Microglial cells: These are the resident immune cells of the brain (up to 10% of brain cells). They are also involved in synaptic pruning/neurodevelopment and can also release molecules for other immune cells to recognize4. Microglia can become activated into a pro-inflammatory or an anti-inflammatory state, both of which change the shape of the cell as well as the types of molecules that it releases into the environment.
Neurotransmitters are the biochemical messengers, or couriers, of information between cells, released from neurons at the presynaptic nerve terminal to cross through synapses where they may be accepted by a receptor site on the other side. A single neuron will produce several different neurotransmitters. The effect of a neurotransmitter is dependent on the receptor that it binds; depending on the receptor’s machinery, it may result in changes affecting the excitability of the cell or even more subtle chemical and molecular changes.
Following is a list of the prominent neurotransmitters involved in the many functions of our bodies:
|Glutamate||Major excitatory neurotransmitter in the brain involved in learning, memory, synaptic plasticity and development. It is also involved in cell death - because overstimulation of a neuron with glutamate can cause excitotoxicity.|
|GABA (Gamma-Amino Butyric Acid)||GABA is the major inhibitory neurotransmitter in the CNS, contributing to motor control, anxiety regulation, vision, and many other cortical functions.|
|Acetylcholine||Acetylcholine is a very widely distributed excitatory neurotransmitter that triggers voluntary muscle contraction and stimulates the secretion of certain hormones. It is involved in wakefulness, attentiveness, learning, memory, sleep, anger, aggression, sexuality, and thirst.|
|Dopamine||Dopamine correlates with movement, attention, and learning. Dopamine is involved in controlling movement and posture. It also modulates mood and plays a central role in positive reinforcement and dependency.|
|Norepinephrine||Norepinephrine is associated with alertness. neurotransmitter that is important for attentiveness, emotions, sleeping, dreaming, and learning. Norepinephrine is also associated with the "fight or flight" response.|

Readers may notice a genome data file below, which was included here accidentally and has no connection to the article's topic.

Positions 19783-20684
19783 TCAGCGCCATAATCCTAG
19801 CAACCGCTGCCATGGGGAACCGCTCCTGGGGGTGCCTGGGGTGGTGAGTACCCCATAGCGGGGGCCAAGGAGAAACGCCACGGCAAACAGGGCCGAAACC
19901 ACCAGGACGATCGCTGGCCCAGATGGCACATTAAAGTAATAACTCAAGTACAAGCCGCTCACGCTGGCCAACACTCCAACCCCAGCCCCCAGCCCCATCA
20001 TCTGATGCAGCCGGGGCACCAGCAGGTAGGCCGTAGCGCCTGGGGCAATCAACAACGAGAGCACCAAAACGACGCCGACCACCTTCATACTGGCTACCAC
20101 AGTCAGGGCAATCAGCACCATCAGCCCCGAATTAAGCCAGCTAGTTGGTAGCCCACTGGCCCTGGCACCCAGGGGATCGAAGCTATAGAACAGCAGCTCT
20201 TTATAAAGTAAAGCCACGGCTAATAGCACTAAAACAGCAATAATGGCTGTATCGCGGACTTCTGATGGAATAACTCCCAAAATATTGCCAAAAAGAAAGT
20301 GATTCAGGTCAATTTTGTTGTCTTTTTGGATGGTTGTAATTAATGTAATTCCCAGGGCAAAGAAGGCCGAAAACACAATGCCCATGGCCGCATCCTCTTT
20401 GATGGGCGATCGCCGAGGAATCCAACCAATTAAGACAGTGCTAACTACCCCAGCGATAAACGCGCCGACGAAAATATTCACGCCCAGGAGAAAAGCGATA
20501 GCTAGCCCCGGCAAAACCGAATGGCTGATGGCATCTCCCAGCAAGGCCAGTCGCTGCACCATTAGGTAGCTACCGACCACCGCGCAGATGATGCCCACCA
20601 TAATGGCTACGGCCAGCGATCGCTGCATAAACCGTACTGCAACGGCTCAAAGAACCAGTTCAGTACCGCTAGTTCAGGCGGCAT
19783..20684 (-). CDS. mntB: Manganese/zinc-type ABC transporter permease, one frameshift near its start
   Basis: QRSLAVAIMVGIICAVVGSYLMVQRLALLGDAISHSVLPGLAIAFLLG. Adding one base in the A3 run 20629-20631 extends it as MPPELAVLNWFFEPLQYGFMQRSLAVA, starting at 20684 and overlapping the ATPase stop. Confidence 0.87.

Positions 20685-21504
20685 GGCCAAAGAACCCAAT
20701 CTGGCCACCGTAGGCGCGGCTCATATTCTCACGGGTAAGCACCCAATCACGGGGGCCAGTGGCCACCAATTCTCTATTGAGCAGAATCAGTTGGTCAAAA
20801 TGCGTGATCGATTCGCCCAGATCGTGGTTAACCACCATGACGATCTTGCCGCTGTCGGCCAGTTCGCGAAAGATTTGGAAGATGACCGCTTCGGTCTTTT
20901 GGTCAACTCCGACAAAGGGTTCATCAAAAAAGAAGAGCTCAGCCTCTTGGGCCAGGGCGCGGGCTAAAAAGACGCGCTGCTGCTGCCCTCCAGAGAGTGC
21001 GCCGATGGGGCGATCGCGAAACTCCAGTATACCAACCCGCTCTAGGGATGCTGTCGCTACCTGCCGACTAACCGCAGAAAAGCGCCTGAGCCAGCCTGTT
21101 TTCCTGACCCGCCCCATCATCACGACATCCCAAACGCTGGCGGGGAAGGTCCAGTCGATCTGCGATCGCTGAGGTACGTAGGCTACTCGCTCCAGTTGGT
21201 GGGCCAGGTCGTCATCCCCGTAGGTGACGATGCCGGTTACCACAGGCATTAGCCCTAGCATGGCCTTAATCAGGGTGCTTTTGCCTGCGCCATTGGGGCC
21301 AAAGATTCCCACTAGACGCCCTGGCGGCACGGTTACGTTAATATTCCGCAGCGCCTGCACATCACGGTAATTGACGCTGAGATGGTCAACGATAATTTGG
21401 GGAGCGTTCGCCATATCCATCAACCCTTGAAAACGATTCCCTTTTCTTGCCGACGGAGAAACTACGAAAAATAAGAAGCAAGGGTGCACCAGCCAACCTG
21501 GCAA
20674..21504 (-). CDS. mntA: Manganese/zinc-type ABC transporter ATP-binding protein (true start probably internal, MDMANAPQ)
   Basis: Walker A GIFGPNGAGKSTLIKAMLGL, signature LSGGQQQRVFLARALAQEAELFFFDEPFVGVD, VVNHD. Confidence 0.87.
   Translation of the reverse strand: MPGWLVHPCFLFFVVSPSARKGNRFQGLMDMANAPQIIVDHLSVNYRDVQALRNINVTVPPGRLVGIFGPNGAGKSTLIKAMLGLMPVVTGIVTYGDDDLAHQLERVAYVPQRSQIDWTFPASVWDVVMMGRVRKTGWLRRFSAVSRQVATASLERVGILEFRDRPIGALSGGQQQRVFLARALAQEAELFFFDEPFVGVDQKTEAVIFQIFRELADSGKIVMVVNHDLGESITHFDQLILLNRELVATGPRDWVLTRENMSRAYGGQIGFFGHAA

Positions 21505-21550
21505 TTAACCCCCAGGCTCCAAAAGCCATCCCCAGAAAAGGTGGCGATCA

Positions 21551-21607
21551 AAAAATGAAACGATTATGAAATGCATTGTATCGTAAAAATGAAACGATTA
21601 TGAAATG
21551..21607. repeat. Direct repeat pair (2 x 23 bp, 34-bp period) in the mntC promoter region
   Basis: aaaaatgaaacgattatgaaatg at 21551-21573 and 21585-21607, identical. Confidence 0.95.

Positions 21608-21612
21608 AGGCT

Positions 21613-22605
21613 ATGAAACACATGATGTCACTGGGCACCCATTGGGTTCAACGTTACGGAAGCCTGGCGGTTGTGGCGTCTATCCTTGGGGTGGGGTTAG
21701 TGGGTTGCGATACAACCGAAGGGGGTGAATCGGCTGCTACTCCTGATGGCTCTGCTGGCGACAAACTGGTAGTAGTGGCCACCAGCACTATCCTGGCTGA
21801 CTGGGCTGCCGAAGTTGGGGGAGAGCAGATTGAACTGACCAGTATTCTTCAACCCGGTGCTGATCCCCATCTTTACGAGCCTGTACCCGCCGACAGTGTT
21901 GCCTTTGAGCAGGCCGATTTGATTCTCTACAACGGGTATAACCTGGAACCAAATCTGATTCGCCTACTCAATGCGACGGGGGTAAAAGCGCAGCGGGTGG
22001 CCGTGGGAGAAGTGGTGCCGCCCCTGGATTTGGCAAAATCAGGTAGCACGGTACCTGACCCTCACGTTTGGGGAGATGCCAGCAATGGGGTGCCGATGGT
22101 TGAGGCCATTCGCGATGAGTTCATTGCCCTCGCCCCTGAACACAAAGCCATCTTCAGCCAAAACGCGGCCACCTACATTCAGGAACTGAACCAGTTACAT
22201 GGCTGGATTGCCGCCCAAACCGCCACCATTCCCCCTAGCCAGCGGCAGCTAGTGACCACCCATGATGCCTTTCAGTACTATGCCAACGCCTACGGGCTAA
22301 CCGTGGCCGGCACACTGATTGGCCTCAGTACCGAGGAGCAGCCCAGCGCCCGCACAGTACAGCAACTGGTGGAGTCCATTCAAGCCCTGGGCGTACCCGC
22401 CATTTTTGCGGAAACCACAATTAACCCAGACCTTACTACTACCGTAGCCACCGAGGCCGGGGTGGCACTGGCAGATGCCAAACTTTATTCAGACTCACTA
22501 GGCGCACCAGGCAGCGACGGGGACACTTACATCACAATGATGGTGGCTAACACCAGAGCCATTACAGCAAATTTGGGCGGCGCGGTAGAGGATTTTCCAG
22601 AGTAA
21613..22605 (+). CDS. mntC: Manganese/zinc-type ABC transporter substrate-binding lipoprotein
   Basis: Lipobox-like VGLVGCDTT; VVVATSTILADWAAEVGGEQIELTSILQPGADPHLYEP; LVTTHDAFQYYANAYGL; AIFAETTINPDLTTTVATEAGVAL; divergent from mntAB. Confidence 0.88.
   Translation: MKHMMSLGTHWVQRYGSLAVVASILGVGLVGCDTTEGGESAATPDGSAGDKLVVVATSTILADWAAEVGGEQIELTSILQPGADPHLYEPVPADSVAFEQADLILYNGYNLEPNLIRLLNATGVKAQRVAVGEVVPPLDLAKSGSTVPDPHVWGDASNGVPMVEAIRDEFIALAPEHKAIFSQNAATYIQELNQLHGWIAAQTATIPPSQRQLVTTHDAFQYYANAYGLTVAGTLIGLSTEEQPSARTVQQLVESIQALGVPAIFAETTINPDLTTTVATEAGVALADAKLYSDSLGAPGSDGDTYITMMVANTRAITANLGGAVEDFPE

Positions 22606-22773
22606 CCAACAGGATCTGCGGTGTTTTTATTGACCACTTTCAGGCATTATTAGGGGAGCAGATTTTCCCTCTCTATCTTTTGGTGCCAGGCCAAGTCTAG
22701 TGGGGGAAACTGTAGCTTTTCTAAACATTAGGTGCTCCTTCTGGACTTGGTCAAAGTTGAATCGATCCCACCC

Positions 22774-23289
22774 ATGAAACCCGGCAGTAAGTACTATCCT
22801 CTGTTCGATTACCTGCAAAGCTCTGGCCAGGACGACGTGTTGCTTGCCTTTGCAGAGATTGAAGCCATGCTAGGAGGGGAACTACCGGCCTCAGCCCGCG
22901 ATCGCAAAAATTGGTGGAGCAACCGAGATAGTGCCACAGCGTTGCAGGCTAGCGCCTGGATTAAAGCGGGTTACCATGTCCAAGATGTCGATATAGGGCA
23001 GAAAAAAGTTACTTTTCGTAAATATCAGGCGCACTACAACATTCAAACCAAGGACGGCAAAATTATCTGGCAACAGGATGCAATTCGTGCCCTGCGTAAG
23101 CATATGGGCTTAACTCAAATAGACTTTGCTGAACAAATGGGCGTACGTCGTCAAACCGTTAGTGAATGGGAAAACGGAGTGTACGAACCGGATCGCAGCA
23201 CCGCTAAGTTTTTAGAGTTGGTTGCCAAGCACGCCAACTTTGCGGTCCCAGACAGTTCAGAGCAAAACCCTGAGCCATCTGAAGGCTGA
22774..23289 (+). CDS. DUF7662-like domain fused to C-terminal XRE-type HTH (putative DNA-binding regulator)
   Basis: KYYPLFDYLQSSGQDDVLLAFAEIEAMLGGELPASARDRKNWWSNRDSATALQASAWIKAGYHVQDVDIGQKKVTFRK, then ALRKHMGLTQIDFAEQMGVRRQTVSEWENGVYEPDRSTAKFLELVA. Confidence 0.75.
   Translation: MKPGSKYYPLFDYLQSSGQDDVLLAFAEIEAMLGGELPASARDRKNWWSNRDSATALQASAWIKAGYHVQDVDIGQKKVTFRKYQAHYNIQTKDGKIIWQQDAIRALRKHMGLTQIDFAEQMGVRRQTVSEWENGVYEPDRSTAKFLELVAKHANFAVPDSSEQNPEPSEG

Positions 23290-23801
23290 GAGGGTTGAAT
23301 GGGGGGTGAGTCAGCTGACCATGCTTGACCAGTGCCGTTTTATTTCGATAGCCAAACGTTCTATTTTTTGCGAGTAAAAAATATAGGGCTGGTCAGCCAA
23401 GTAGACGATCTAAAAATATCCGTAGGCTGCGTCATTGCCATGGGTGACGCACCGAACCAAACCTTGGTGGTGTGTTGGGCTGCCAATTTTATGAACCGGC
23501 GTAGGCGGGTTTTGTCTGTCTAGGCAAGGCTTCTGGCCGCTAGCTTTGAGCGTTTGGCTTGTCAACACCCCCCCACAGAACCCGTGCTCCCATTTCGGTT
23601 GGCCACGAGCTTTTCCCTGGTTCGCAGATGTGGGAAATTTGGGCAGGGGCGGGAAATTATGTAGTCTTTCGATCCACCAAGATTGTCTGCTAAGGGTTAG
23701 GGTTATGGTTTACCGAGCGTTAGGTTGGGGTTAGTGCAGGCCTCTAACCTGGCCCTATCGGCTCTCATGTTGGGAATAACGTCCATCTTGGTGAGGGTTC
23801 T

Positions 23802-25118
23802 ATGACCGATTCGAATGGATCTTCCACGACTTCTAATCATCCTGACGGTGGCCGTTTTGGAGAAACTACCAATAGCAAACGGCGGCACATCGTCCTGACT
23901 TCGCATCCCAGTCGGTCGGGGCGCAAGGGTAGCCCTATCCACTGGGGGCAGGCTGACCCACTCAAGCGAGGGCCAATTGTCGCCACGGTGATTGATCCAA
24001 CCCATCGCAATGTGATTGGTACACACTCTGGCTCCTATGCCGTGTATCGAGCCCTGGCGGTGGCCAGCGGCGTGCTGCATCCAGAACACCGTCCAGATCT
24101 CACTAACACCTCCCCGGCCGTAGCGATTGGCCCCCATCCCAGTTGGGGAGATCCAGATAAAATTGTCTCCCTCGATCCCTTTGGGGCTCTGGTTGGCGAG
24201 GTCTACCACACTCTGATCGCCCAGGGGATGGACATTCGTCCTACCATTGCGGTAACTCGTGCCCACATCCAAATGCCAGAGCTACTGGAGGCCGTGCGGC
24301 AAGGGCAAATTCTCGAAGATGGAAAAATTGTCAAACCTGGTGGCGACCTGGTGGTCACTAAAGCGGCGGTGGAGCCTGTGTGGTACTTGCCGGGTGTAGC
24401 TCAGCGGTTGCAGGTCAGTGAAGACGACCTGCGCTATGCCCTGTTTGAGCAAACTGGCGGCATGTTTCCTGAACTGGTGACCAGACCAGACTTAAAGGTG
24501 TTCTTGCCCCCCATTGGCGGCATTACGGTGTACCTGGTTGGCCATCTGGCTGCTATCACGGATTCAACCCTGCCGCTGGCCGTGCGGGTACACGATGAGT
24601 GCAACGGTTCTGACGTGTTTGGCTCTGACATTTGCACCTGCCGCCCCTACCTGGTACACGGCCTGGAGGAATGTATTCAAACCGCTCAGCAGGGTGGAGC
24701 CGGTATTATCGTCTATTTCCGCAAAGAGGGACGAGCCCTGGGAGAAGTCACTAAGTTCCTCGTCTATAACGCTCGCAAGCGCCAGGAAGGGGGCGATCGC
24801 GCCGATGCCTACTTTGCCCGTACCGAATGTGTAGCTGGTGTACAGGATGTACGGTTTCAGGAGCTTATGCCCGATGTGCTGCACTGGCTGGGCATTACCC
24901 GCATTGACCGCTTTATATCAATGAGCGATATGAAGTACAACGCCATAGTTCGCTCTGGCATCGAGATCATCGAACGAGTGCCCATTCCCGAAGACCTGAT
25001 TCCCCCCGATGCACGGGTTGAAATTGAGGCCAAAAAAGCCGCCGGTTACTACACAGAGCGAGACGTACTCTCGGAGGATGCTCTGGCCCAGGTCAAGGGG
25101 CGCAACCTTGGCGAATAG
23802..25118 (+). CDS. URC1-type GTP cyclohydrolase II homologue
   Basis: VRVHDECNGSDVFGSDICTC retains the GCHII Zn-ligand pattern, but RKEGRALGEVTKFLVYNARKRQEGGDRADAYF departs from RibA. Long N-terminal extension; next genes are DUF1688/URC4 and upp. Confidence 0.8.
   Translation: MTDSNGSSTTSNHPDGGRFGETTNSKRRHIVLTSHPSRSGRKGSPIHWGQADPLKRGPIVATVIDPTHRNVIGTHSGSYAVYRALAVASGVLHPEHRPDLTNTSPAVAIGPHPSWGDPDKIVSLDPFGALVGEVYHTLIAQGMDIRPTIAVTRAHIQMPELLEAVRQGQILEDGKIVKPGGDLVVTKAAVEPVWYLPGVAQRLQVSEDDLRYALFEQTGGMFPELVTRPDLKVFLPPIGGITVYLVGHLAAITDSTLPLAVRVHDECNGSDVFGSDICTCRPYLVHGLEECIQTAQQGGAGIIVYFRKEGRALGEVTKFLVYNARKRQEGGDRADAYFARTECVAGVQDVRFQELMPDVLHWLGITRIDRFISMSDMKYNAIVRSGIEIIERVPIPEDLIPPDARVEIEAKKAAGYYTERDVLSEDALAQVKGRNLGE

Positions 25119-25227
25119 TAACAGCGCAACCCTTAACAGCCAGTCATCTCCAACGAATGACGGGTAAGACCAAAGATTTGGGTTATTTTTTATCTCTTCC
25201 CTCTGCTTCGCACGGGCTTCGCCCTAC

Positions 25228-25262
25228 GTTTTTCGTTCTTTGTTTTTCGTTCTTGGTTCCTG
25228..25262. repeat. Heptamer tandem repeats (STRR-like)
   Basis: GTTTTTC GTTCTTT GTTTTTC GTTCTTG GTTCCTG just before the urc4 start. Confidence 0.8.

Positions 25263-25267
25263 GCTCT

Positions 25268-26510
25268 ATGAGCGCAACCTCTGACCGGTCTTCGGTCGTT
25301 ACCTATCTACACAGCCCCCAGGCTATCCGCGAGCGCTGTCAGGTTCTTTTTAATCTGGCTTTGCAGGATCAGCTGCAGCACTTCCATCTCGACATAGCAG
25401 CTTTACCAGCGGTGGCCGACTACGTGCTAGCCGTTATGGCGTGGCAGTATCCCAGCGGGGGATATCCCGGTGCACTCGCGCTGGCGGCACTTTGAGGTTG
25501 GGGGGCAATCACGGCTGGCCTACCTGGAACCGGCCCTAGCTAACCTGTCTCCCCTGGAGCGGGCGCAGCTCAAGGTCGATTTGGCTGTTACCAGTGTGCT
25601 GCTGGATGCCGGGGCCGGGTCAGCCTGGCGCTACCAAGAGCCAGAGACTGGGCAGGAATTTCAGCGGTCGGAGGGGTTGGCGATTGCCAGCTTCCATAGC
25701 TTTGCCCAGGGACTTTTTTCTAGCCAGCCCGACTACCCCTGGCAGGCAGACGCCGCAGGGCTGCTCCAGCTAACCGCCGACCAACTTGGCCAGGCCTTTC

|Serotonin||Serotonin plays a role in mood, sleep, appetite, and impulsive and aggressive behavior.|
|Endorphins||Involved in pain relief and feelings of pleasure and contentedness.|
Receptors are protein structures on the surface or inside of cells that recognize and bind to specific neurotransmitters, hormones, or psychotropic drugs. Once bound, the receptor then changes shape to exert a specific effect - this may involve altering the charge of the cell by opening or closing ion channels, or more subtle effects by impacting which genes in the cell are activated. This impacts the function of the neuron; it is important to note that the effect of a neurotransmitter is entirely dependent on the receptor to which it is bound.
Eroglu, C. and Barres, B.A., 2010. Regulation of synaptic connectivity by glia. Nature, 468(7321), p.223. ↩
Sawamoto, K., Wichterle, H., Gonzalez-Perez, O., Cholfin, J.A., Yamada, M., Spassky, N., Murcia, N.S., Garcia-Verdugo, J.M., Marin, O., Rubenstein, J.L. and Tessier-Lavigne, M., 2006. New neurons follow the flow of cerebrospinal fluid in the adult brain. Science, 311(5761), pp.629-632. ↩
Del Bigio, M.R., 1995. The ependyma: a protective barrier between brain and cerebrospinal fluid. Glia, 14(1), pp.1-13. ↩
Bilbo, S.D. and Schwarz, J.M., 2012. The immune system and developmental programming of brain and behavior. Frontiers in neuroendocrinology, 33(3), pp.267-286. ↩